Dear Russell, choosing to vote is the most British kind of revolution there is

Robert Webb tells Russell Brand: your New Statesman essay has made me rejoin the Labour party.

Dear Russell,

Hi. We’ve met about twice, so I should probably reintroduce myself: I’m the other one from Peep Show. I read your thing on revolution in these pages with great interest and some concern. My first reaction was to rejoin the Labour Party. The Jiffy bag containing the plastic membership card and the Tristram Hunt action figure is, I am assured, in the post. I just wanted to tell you why I did that because I thought you might want to hear from someone who a) really likes your work, b) takes you seriously as a thoughtful person and c) thinks you’re wilfully talking through your arse about something very important.

It’s about influence and engagement. You have a theoretical 7.1 million (mostly young) followers on Twitter. They will have their own opinions about everything and I have no intention of patronising them. But what I will say is that when I was 15, if Stephen Fry had advised me to trim my eyebrows with a Flymo, I would have given it serious consideration. I don’t think it’s your job to tell young people that they should engage with the political process. But I do think that when you end a piece about politics with the injunction “I will never vote and I don’t think you should either”, then you’re actively telling a lot of people that engagement with our democracy is a bad idea. That just gives politicians the green light to neglect the concerns of young people because they’ve been relieved of the responsibility of courting their vote.

Why do pensioners (many of whom are not poor old grannies huddled round a kerosene lamp for warmth but bloated ex-hippie baby boomers who did very well out of the Thatcher/Lawson years) get so much attention from politicians? Because they vote.

Many of the young, the poor, the people you write about are in desperate need of support. The last Labour government didn’t do enough and bitterly disappointed many voters. But, at the risk of losing your attention, on the whole they helped. Opening Sure Start centres, introducing and raising the minimum wage, making museums free, guaranteeing nursery places, blah blah blah: nobody is going to write a folk song about this stuff and I’m aware of the basic absurdity of what I’m trying to achieve here, like getting Liberace to give a shit about the Working Tax Credit, but these policies among many others changed the real lives of millions of real people for the better.

This is exactly what the present coalition is in the business of tearing to pieces. They are not interested in helping unlucky people – they want to scapegoat and punish them. You specifically object to George Osborne’s challenge to the EU’s proposed cap on bankers’ bonuses. Labour simply wouldn’t be doing that right now. They are not all the same. “They’re all the same” is what reactionaries love to hear. It leaves the status quo serenely untroubled, it cedes the floor to the easy answers of Ukip and the Daily Mail. No, if you want to be a nuisance to the people whom you most detest in public life, vote. And vote Labour.

You talk of “obediently X-ing a little box”. Is that really how it feels to you? Obedience? There’s a lot that people interested in shaping their society can do in between elections – you describe yourself as an activist, among other things – but election day is when we really are the masters. We give them another chance or we tell them to get another job. If I thought I worked for David Cameron rather than the other way round, I don’t know how I’d get out of bed in the morning.

Maybe it’s this timidity in you that leads you into another mistake: the idea that revolution is un-British. Actually, in the modern era, the English invented it, when we publicly decapitated Charles I in 1649. We got our revolution out of the way long before the French and the Americans. The monarchy was restored but the sovereignty of our parliament, made up of and elected by a slowly widening constituency of the people, has never been seriously challenged since then. Aha! Until now, you say! By those pesky, corporate, global, military-industrial conglomerate bastards! Well, yes. So national parliaments and supernational organisations such as the EU need more legitimacy. That’s more votes, not fewer.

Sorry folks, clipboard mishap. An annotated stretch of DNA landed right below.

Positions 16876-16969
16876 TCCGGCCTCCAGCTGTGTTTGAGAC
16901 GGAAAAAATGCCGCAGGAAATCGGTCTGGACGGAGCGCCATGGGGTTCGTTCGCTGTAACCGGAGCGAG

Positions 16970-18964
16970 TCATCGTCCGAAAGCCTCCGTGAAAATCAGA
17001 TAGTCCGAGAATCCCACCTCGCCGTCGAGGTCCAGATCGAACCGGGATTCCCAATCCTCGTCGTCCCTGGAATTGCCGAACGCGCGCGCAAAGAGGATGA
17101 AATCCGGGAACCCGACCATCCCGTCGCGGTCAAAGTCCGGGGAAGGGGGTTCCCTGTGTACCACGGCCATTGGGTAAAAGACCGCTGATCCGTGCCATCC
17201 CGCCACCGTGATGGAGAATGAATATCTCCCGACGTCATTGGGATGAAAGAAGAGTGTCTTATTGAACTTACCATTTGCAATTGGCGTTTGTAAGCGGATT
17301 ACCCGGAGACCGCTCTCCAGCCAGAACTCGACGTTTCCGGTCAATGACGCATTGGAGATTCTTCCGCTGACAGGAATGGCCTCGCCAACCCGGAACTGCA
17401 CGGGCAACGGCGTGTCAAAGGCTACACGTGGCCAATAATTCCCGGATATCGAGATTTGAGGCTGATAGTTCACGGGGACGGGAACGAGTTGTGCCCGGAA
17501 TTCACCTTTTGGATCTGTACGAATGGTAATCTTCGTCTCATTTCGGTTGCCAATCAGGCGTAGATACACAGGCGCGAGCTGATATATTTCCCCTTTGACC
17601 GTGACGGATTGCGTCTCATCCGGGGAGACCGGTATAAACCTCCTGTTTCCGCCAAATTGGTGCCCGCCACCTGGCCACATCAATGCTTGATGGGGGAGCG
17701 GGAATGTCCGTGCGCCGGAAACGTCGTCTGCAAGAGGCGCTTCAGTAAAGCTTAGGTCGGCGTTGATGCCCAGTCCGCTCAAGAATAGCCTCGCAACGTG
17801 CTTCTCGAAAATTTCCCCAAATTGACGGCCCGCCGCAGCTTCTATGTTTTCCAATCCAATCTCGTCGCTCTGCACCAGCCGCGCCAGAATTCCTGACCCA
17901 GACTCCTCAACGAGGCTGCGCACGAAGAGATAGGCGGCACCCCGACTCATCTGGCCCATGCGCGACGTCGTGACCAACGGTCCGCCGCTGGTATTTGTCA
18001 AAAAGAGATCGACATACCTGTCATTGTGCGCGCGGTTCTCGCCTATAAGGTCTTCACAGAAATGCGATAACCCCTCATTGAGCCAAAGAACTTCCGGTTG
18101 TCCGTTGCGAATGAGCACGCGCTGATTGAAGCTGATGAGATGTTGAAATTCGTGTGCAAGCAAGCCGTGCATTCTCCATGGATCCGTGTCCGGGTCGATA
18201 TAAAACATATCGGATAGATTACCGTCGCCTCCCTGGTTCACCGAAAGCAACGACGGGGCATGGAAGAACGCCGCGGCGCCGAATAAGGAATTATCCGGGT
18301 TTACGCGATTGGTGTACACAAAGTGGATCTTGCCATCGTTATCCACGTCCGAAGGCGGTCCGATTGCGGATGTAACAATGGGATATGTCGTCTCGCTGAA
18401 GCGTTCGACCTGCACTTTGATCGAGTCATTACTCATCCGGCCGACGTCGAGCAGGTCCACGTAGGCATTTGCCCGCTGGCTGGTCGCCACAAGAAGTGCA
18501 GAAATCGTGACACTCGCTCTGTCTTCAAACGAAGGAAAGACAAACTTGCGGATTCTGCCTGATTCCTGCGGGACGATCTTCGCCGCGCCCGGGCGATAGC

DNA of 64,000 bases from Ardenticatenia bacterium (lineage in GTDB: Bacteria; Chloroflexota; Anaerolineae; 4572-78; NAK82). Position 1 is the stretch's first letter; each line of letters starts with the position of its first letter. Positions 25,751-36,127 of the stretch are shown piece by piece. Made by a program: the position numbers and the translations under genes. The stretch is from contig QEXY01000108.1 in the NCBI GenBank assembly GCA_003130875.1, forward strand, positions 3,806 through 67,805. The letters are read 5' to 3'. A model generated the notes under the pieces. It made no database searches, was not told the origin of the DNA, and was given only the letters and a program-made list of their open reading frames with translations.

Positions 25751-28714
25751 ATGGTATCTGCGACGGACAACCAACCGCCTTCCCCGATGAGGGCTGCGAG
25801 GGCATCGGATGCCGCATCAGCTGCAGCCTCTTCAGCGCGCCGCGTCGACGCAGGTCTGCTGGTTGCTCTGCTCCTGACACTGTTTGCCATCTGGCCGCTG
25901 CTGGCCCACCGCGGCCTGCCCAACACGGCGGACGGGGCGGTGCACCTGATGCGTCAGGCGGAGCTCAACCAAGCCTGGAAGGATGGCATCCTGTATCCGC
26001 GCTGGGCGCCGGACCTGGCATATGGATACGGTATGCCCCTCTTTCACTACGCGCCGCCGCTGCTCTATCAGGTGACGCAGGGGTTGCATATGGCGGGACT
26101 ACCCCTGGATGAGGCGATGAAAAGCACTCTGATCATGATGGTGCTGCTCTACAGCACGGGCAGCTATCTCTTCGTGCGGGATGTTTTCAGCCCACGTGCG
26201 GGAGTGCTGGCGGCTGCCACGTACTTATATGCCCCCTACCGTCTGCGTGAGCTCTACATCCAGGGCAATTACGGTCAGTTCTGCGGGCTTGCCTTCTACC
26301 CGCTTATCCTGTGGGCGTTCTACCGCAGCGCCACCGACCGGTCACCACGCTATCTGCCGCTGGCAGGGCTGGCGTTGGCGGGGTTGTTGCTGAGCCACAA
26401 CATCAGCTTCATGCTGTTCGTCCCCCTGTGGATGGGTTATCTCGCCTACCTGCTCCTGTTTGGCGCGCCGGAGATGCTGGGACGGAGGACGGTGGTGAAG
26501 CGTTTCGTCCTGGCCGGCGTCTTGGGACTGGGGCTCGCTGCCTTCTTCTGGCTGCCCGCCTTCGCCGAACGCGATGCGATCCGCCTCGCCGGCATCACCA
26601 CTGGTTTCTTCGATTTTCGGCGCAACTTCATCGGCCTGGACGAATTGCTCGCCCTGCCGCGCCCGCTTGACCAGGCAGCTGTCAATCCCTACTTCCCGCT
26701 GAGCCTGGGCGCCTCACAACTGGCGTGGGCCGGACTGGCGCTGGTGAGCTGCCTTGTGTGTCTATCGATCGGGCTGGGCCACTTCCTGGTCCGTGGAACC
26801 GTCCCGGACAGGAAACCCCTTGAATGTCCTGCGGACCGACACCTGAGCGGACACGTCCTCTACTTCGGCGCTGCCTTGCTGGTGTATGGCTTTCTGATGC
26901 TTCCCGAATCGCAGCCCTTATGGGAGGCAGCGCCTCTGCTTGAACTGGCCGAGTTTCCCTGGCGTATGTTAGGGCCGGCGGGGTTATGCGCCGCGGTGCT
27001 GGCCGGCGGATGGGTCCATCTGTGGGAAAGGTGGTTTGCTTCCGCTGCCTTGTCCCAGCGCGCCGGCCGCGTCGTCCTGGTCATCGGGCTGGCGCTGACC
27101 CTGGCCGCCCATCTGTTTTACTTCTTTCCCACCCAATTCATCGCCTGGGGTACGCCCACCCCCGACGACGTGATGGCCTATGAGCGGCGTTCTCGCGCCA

You’re a wonderful talker but on the page you sometimes let your style get ahead of what you actually think. In putting the words “aesthetically” and “disruption” in the same sentence, you come perilously close to saying that violence can be beautiful. Do keep an eye on that. Ambiguity around ambiguity is forgivable in an unpublished poet and expected of an arts student on the pull: for a professional comedian demoting himself to the role of “thinker”, with stadiums full of young people hanging on his every word, it won’t really do.

What were the chances, in the course of human history, that you and I should be born into an advanced liberal democracy? That we don’t die aged 27 because we can’t eat because nobody has invented fluoride toothpaste? That we can say what we like, read what we like, love whom we want; that nobody is going to kick the door down in the middle of the night and take us or our children away to be tortured? The odds were vanishingly small. Do I wake up every day and thank God that I live in 21st-century Britain? Of course not. But from time to time I recognise it as an unfathomable privilege. On Remembrance Sunday, for a start. And again when I read an intelligent fellow citizen ready to toss away the hard-won liberties of his brothers and sisters because he’s bored.

I understand your ache for the luminous, for a connection beyond yourself. Russell, we all feel like that. Some find it in music or literature, some in the wonders of science and others in religion. But it isn’t available any more in revolution. We tried that again and again, and we know that it ends in death camps, gulags, repression and murder. In brief, and I say this with the greatest respect, please read some fucking Orwell.

Good luck finding whatever it is you’re looking for and while you do, may your God go with you.

Rob

 

Robert Webb to Russell Brand: "The young are in desperate need of support". Photo: Getty

Robert Webb is a comedian, actor and writer. Alongside David Mitchell, he is one half of the double act Mitchell and Webb, best known for award-winning sitcom Peep Show.

This article first appeared in the 30 October 2013 issue of the New Statesman, Should you bother to vote?